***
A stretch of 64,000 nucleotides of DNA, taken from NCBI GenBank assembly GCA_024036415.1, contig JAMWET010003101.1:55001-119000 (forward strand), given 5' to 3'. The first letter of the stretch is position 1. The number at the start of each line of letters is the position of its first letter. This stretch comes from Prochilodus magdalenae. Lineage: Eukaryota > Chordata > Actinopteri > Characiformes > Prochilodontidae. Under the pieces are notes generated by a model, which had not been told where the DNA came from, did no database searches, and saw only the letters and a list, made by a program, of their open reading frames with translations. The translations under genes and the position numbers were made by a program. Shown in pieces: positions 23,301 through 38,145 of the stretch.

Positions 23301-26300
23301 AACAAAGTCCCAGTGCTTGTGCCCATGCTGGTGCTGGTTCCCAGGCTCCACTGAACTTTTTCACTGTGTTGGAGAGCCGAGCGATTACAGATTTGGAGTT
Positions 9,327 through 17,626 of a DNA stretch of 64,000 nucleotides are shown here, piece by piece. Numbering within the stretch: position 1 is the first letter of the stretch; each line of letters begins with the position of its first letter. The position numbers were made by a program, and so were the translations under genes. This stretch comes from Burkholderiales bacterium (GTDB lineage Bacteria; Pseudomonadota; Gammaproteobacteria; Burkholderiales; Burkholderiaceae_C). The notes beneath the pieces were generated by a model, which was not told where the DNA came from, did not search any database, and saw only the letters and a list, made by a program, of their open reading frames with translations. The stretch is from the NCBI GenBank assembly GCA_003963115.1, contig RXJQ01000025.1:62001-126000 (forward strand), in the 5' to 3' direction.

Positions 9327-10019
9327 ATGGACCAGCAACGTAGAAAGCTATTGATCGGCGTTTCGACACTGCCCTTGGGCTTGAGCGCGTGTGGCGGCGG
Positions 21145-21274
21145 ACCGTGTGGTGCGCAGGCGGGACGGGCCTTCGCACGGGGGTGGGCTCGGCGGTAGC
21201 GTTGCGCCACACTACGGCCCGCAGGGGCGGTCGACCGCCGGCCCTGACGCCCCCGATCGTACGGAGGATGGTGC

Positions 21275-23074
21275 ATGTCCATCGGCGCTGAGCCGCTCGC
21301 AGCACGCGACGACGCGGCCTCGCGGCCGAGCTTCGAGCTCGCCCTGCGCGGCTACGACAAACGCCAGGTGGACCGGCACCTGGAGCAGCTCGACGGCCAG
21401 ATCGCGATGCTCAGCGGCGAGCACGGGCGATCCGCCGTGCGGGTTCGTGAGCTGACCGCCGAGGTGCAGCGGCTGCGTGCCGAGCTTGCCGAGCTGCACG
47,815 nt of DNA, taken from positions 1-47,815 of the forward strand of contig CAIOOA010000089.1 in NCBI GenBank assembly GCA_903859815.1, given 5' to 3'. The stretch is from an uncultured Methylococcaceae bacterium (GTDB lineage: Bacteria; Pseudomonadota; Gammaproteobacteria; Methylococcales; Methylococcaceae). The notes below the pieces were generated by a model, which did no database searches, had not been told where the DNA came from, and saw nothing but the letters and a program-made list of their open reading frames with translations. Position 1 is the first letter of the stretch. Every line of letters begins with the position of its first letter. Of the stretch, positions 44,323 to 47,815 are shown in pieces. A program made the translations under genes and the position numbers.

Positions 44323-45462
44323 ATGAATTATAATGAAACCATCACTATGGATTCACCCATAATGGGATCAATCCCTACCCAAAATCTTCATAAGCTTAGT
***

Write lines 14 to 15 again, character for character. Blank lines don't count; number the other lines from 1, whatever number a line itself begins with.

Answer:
47,815 nt of DNA, taken from positions 1-47,815 of the forward strand of contig CAIOOA010000089.1 in NCBI GenBank assembly GCA_903859815.1, given 5' to 3'. The stretch is from an uncultured Methylococcaceae bacterium (GTDB lineage: Bacteria; Pseudomonadota; Gammaproteobacteria; Methylococcales; Methylococcaceae). The notes below the pieces were generated by a model, which did no database searches, had not been told where the DNA came from, and saw nothing but the letters and a program-made list of their open reading frames with translations. Position 1 is the first letter of the stretch. Every line of letters begins with the position of its first letter. Of the stretch, positions 44,323 to 47,815 are shown in pieces. A program made the translations under genes and the position numbers.

Positions 44323-45462